The Hired Hand

The Hired Hand

29 August 2018

GraceNotes – A Journey of Discovery

Scripture: John 10:11-13 (Click link for scripture in Bible Gateway)

11 “I am the good shepherd. The good shepherd sacrifices his life for the sheep. 12 A hired hand will run when he sees a wolf coming. He will abandon the sheep because they don’t belong to him and he isn’t their shepherd. And so the wolf attacks them and scatters the flock. 13 The hired hand runs away because he’s working only for the money and doesn’t really care about the sheep. (John 10:11-13 NLT)

The Shepherd sacrifices his life for the sheep. The Shepherd isn’t an employee of Sheep, Inc. The shepherd is invested in the well-being of the sheep and is willing to sacrifice, go beyond the “call of duty” to care for the sheep and will put himself in harm’s way to protect them. A hired hand will run when he sees a wolf coming. He runs away because he’s working only for the money and doesn’t care about the sheep. He has no sense of ownership or personal responsibility for the sheep.

Here are some things about Shepherding God’s Flock. (These things also apply to a person in their employment or career, in running a business, in leading and managing.) But they have special application to Shepherding God’s Flock:
• It’s a calling, not a job. It’s a vocation, not a career. I realize that churches hire ministers to lead in a variety of ways in a complex church organization. There are departments like Children’s Ministry, Discipleship, Youth Ministry, Music and Worship, Teaching, Outreach, Administration—a whole range of specialized tasks and responsibilities for ministers. But it’s a calling and not just a number of hours to put in to do a set of tasks. It’s a vocation (pretty much same as calling) that originates in God and not merely in ambition or opportunity.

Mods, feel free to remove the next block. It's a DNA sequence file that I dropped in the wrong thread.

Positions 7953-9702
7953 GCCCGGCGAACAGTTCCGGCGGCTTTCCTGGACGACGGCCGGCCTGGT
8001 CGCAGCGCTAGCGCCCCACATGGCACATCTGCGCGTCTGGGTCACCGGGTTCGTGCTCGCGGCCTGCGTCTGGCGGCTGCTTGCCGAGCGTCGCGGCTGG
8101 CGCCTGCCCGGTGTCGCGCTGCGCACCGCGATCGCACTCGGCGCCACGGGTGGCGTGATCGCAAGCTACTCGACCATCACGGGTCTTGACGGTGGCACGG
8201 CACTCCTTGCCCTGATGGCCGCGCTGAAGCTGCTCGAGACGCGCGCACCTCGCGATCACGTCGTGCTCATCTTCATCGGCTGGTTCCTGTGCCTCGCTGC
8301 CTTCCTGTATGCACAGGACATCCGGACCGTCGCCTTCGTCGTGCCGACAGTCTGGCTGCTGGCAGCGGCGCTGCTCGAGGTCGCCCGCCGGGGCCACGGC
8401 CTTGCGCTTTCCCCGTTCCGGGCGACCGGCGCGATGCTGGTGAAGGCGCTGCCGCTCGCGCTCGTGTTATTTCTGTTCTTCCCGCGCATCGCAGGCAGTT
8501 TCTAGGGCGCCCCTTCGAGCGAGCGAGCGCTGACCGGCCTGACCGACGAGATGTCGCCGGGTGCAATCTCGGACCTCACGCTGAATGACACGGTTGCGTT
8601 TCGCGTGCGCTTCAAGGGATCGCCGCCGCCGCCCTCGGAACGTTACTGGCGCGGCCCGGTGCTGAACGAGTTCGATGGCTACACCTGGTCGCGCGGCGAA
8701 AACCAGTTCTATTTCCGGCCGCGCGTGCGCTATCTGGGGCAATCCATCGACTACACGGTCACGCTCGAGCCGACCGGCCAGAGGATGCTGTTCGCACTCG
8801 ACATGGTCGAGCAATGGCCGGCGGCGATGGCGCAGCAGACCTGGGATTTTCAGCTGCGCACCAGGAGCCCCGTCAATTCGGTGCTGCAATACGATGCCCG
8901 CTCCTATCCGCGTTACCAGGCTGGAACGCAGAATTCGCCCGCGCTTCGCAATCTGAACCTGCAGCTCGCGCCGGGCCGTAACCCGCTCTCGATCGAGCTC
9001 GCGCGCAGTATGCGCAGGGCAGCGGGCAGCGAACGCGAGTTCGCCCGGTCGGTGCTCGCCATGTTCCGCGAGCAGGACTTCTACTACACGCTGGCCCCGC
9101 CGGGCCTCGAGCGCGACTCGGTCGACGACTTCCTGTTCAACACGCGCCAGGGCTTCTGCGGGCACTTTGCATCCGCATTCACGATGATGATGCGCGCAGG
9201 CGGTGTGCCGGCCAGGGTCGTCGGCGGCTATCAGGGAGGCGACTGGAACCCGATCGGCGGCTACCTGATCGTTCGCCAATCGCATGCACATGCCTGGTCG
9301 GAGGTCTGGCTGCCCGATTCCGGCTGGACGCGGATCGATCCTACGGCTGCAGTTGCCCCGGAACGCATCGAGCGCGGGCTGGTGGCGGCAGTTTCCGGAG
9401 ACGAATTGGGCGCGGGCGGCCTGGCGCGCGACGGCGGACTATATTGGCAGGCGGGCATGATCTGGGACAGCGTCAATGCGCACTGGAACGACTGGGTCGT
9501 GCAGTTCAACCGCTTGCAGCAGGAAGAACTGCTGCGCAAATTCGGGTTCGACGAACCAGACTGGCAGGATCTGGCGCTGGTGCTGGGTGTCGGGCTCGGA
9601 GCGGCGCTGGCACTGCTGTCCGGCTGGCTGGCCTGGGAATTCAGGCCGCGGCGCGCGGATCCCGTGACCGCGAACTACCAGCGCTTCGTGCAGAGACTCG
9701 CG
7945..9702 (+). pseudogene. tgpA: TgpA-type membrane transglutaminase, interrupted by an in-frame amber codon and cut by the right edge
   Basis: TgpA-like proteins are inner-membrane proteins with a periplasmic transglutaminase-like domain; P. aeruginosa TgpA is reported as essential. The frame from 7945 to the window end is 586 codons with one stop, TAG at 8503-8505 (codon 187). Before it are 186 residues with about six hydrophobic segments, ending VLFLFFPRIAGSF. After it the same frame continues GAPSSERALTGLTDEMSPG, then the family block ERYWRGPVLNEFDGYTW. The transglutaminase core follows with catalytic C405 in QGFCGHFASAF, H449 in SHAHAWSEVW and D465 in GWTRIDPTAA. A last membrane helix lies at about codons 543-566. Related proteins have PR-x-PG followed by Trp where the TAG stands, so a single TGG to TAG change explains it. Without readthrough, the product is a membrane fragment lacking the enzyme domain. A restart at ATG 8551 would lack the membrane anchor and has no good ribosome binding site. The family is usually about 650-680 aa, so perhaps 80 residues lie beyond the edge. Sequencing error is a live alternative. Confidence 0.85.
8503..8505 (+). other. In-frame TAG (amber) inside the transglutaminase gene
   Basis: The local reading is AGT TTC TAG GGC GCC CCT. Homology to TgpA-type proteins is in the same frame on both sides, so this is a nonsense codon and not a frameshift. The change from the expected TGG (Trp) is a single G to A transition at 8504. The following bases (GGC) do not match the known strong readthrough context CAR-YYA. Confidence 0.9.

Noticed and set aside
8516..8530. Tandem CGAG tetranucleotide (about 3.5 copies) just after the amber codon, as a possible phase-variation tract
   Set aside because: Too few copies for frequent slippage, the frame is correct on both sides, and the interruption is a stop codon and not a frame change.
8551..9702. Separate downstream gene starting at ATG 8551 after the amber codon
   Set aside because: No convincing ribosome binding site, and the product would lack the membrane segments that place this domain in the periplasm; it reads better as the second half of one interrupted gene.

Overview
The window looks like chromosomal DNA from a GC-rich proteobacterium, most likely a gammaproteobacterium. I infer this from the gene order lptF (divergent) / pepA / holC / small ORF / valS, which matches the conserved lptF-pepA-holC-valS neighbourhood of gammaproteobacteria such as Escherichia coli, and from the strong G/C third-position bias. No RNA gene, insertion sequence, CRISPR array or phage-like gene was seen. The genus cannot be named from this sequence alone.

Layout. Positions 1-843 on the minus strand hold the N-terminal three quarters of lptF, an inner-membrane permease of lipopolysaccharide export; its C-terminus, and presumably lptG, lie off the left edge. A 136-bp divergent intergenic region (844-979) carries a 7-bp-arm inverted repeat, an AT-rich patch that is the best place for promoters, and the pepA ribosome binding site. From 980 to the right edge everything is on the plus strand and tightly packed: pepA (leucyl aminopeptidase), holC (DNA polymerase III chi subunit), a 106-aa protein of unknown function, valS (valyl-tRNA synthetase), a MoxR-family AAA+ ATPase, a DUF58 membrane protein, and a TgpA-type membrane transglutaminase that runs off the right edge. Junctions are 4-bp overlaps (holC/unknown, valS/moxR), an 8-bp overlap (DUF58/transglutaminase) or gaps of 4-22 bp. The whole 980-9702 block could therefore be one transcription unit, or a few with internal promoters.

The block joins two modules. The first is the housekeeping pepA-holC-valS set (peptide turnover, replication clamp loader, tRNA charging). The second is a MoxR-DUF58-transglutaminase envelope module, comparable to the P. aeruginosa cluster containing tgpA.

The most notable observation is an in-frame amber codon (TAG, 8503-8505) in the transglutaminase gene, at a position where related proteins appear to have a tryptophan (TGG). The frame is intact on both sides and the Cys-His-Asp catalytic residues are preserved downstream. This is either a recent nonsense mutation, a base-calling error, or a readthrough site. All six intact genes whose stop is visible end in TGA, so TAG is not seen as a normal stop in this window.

• There’s a fine line between filling a staff position or leadership role in a church and answering to your boss or to the church board, and being on a mission from God and answering to God himself. Of course there are salaries, and job descriptions, and vacations, and unexpected challenges. But the God-called shepherd doesn’t clock out at 5 PM and go home and put his or her feet up.
• It’s a fine line between being employed by a church to lead a department or to be a pastor or church executive, and being called and sent by God to serve and lead his flock. I know there’s not an exact correlation between the shepherd/hired hand metaphor and the calling/church job situation. But it’s close!


Father, Please give us Good Shepherds for the flock and not merely employees to fill the positions and get the tasks done. Elevate our awareness! Please!

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